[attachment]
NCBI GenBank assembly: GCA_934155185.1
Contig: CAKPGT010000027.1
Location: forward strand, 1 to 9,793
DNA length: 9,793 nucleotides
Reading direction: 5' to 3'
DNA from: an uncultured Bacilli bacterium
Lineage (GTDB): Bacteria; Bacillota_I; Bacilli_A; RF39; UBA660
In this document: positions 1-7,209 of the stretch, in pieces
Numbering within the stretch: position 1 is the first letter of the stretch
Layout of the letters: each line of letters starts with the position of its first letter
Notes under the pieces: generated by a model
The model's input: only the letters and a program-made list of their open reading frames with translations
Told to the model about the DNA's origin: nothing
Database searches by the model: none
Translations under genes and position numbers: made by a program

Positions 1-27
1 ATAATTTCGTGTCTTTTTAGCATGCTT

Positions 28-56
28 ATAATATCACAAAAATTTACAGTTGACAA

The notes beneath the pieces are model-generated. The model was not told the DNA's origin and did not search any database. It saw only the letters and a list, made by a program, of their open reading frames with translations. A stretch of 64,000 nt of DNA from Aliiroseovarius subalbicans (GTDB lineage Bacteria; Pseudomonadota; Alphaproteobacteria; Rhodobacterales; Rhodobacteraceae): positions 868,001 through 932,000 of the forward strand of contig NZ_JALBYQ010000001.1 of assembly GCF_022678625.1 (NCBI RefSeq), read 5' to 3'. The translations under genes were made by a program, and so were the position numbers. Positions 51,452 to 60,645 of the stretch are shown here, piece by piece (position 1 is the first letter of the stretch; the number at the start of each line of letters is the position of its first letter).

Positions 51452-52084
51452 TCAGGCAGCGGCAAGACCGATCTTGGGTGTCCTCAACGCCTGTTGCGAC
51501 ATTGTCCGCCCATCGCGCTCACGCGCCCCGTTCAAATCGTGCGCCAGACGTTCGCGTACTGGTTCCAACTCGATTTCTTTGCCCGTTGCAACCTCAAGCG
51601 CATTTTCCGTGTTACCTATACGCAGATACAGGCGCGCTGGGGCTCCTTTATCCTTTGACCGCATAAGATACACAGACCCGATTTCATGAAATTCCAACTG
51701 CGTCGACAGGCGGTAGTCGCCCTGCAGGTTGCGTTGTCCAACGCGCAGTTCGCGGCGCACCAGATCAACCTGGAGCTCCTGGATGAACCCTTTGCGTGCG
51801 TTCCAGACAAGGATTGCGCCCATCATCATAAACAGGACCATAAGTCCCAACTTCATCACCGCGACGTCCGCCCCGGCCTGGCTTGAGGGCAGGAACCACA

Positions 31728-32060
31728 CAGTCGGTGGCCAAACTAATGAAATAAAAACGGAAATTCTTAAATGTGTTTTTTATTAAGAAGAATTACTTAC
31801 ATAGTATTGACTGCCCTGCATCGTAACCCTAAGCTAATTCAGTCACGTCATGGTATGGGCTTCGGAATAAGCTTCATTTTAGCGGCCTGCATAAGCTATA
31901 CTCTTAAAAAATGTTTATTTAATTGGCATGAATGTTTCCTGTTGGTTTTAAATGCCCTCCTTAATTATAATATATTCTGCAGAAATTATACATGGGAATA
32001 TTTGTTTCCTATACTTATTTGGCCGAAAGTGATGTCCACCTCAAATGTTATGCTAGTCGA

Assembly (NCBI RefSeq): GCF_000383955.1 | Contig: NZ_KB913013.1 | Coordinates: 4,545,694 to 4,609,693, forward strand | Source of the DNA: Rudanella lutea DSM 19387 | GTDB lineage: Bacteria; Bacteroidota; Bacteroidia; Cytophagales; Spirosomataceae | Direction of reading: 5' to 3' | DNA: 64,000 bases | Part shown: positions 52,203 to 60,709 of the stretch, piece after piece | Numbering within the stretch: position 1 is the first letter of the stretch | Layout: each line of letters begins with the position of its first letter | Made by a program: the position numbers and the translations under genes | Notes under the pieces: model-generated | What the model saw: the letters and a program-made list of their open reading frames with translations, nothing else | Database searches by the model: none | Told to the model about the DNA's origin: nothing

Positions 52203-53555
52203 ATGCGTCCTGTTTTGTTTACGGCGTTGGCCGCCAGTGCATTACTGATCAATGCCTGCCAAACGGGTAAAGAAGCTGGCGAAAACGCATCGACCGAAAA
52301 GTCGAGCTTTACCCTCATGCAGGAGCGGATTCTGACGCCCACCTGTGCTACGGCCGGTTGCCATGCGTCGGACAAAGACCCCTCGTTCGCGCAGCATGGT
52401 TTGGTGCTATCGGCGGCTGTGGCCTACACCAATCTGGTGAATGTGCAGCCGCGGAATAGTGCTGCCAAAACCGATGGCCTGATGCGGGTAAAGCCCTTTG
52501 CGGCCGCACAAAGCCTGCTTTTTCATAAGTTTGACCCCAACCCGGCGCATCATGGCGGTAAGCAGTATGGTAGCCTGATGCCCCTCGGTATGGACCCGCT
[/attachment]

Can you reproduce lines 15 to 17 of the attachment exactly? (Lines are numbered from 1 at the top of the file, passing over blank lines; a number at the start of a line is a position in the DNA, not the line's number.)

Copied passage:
Translations under genes and position numbers: made by a program

Positions 1-27
1 ATAATTTCGTGTCTTTTTAGCATGCTT